Central banks are first among these independent institutions, with their powers of banking supervision, potentially making rules on how banks can lend and, in a crisis, taking decisions on whether public money should be used to bail them out. But they are far from alone. Many independent agencies such as utility regulators and competition authorities enjoy some kind of quasi-rule making or quasi-judicial role. Of course, there is a rationale for this arms-length treatment of some areas of government. Independent agencies can pursue policy objectives, insulated from the pressures of elected office, to the benefit of all but, as Tucker says, “if delegation-with-insulation is to enjoy democratic legitimacy, the people have to be let in somehow.”
Unelected Power is not bedtime reading. It is involved. Tucker, once he has specified the problem, develops a framework of principles for delegating powers to independent agencies: among other things, that they should have clear but limited powers and objectives; that they be transparent and politically accountable; and that they should have clear operational processes. He then looks at how such agencies fit within a democratic state, without compromising the state’s democratic character. He looks at real world examples, with the final section of the book dedicated specifically to his own particular area of interest, central banking.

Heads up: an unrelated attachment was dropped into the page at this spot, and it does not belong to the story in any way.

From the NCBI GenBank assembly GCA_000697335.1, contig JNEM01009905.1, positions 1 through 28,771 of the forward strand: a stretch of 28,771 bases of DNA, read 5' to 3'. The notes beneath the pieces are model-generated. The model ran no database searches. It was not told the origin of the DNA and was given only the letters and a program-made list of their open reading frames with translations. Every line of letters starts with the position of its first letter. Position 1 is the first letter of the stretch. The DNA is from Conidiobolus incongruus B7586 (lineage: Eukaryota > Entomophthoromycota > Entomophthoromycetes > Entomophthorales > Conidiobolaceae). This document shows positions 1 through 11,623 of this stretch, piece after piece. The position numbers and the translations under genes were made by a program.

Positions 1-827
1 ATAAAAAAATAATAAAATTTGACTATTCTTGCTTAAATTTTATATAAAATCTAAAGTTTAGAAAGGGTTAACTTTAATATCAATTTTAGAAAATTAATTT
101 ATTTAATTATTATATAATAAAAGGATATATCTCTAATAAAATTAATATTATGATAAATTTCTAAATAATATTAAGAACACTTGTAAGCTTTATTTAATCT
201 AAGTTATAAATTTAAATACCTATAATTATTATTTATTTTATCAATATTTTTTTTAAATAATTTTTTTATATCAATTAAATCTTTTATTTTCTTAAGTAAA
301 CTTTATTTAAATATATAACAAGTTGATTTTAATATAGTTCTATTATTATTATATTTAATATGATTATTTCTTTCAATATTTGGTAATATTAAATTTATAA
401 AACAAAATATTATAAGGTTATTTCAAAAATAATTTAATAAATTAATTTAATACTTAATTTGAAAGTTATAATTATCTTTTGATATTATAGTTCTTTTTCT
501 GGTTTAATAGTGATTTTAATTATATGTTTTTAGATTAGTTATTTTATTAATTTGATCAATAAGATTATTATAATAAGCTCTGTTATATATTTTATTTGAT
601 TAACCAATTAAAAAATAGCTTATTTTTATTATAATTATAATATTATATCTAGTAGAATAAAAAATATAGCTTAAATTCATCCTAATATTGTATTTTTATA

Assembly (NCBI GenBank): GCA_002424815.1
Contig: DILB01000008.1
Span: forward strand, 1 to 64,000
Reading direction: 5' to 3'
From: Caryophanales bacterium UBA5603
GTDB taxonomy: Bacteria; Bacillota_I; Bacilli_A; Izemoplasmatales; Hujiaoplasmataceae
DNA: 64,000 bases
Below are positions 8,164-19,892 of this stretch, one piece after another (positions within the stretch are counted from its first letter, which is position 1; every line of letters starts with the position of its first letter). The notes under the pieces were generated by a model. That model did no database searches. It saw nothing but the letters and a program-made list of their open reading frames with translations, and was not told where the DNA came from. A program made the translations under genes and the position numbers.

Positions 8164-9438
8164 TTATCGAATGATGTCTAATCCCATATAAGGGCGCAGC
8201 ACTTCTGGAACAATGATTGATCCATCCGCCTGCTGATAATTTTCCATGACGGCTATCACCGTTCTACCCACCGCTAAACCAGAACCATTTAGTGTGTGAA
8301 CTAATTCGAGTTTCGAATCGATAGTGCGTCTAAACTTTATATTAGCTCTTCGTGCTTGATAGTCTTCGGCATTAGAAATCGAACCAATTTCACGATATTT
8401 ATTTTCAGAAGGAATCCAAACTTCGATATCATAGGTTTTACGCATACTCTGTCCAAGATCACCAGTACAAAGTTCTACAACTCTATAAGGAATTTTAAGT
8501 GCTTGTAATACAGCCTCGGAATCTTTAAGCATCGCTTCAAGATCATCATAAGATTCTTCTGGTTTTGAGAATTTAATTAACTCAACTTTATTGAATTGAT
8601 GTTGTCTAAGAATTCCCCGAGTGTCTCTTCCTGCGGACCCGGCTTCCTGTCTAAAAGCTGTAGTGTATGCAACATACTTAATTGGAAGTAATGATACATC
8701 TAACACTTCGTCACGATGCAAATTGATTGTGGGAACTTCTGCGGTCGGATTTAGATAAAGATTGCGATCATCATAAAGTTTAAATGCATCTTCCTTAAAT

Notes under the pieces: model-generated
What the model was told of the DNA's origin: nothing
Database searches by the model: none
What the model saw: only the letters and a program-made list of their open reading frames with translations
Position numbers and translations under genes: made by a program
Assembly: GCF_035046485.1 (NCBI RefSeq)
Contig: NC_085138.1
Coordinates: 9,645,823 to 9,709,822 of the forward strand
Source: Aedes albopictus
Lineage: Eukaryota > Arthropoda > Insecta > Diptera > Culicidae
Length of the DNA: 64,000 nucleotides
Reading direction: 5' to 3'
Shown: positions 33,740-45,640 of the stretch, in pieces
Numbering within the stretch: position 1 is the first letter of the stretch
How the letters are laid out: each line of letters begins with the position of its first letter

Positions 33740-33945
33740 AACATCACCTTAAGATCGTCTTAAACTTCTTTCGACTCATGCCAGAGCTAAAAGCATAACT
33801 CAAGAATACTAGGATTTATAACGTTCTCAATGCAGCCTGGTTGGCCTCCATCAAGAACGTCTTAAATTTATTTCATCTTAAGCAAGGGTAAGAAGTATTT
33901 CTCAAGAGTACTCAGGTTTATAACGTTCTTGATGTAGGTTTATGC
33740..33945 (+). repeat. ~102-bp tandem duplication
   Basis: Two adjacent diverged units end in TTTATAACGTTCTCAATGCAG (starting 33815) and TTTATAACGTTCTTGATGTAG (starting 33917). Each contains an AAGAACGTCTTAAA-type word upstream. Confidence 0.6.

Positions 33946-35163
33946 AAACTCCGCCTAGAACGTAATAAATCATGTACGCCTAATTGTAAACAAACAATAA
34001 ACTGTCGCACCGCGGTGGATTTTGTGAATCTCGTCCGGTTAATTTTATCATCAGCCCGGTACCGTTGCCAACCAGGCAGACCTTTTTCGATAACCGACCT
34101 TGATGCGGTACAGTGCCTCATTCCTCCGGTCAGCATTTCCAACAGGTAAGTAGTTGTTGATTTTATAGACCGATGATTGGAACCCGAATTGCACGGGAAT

Tucker sees preserving the democratic, political accountability of such agencies as an essential safety valve in a democratic society, partly because even experts get things wrong. As he puts it, “the people’s tolerance for the inevitable disappointments and frustrations of government is greater when they can vote out their governors.”